Figures 3A and 3C) and intense bowel activity (black arrows in Figures 3A and 3B). There was no evidence of metastatic disease after self-cleaning after 72 hours (white arrow in Figure 3 D). Although radioiodine uptake due to contamination is usually outside the body contours, superposition with body structures may lead to misinterpretation. Radioiodine scans should be interpreted carefully. Delayed images after self-cleaning and changing clothes are extremely useful.
Figure 3. Anterior and Posterior Whole-body Scan Images on Follow-up Scan Eleven Years After the Diagnosis
2.4. Case 3
A 48-year-old woman was referred to our clinic for follow-up of her papillary thyroid cancer. Diagnostic radioiodine scan was performed after withholding thyroxin therapy with a serum TSH level of > 150 µ-IU/mL and serum Tg level of < 0.2 ng/mL and demonstrated a focal accumulation of radioiodine in her right maxillary region belonged to a dental inflamation and physiological nasal radioiodine activity (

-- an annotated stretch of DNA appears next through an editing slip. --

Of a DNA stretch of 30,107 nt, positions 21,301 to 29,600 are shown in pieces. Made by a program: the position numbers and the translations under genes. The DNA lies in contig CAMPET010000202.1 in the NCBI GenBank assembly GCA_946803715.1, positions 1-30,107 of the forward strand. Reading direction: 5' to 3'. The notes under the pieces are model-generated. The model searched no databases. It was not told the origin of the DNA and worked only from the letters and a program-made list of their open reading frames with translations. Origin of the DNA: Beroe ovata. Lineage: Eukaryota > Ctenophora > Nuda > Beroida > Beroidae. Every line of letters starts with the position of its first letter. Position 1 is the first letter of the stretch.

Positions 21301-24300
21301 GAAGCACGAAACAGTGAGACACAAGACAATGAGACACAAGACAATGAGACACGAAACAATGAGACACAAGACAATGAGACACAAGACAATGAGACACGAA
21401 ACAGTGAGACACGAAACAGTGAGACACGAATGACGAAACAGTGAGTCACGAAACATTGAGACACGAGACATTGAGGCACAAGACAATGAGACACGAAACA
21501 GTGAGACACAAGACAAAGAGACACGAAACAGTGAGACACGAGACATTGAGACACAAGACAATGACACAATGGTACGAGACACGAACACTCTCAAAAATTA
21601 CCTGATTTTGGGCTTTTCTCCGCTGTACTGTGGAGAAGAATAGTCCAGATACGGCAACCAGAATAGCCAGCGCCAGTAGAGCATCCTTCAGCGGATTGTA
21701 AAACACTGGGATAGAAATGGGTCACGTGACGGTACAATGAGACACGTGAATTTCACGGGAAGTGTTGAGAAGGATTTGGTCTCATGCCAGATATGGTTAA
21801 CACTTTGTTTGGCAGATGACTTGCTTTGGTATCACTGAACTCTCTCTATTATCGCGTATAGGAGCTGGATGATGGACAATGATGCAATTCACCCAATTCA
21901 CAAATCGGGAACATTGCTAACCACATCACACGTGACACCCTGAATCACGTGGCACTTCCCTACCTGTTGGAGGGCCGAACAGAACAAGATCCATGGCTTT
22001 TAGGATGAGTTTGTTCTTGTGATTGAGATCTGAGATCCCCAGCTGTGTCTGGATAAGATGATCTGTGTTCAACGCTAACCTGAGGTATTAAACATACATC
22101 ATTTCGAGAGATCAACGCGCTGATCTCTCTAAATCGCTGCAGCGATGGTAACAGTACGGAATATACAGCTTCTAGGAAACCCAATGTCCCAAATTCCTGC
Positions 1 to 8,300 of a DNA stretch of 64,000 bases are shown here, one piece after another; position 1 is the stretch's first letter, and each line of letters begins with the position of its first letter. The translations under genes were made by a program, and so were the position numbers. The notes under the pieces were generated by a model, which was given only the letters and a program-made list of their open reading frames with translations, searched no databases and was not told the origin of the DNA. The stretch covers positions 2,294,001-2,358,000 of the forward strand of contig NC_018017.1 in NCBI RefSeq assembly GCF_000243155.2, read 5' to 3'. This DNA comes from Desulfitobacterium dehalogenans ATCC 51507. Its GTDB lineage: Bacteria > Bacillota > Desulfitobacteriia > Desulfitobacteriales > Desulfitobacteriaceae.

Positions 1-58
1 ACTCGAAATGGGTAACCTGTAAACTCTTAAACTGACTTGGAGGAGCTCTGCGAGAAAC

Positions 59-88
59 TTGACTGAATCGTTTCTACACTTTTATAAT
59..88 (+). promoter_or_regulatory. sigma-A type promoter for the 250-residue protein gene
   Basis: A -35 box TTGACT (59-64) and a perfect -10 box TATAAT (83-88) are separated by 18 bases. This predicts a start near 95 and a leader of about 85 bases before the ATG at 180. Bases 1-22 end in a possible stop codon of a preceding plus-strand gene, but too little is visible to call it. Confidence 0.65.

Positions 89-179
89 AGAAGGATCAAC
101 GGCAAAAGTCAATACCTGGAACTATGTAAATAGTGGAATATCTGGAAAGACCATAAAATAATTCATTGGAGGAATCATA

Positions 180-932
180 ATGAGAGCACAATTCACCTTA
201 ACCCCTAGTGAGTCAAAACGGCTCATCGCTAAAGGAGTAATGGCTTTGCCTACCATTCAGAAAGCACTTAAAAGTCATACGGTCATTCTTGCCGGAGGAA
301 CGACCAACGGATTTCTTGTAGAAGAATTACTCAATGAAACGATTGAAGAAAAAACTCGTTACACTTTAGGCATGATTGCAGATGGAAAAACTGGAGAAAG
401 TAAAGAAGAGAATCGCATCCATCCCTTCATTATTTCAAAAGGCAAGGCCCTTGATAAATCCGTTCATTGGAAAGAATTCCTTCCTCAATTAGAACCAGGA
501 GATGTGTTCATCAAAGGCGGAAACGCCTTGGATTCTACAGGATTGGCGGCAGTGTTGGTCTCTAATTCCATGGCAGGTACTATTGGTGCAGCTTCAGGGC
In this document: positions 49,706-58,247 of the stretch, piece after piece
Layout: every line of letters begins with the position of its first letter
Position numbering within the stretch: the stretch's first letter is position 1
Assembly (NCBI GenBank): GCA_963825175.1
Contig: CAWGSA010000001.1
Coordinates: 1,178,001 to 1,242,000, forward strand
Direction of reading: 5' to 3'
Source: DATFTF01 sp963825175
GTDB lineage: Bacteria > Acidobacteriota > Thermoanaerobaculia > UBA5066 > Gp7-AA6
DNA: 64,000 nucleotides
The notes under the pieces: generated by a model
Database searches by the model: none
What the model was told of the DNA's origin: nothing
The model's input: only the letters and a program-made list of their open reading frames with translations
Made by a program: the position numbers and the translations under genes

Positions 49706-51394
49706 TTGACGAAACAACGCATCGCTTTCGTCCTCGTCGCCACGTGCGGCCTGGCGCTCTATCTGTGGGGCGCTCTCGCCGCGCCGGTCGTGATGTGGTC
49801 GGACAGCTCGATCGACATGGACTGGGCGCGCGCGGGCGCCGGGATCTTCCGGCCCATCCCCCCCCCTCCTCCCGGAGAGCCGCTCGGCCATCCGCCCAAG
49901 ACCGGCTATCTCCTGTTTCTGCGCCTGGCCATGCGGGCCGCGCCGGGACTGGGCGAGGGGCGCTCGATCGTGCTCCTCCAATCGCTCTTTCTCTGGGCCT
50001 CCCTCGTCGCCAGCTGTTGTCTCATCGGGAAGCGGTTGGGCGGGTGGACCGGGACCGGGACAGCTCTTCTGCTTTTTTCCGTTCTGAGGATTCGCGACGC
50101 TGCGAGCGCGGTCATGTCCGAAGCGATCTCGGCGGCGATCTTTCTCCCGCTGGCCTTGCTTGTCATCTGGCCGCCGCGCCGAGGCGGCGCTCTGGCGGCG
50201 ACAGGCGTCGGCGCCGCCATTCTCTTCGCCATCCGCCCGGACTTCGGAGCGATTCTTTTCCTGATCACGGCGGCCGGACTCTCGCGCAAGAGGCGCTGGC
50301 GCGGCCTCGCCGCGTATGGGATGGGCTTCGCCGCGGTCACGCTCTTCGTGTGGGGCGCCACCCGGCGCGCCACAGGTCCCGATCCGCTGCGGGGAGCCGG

Figure 4. Anterior Neck Spot View
Uptake in thyroid bed is demonstrated with white arrows. Additionally, focal accumulation of radioiodine is seen in right maxillary region (black arrow) that belonged to a dental inflamation. See physiological nasal activity.
2.5. Case 4
A 66-year-old woman was referred to our clinic for follow-up of her papillary thyroid cancer. Diagnostic radioiodine scan was performed after withholding thyroxin therapy with a serum TSH level of > 30 µ-IU/mL and serum Tg level of < 0.2 ng/mL and demonstrated a focal accumulation of radioiodine belonged to oesophageal activity (
Figure 5A). After drinking water there was not any activity ( Figure 5B).
Figure 5. Anterior Neck Spot View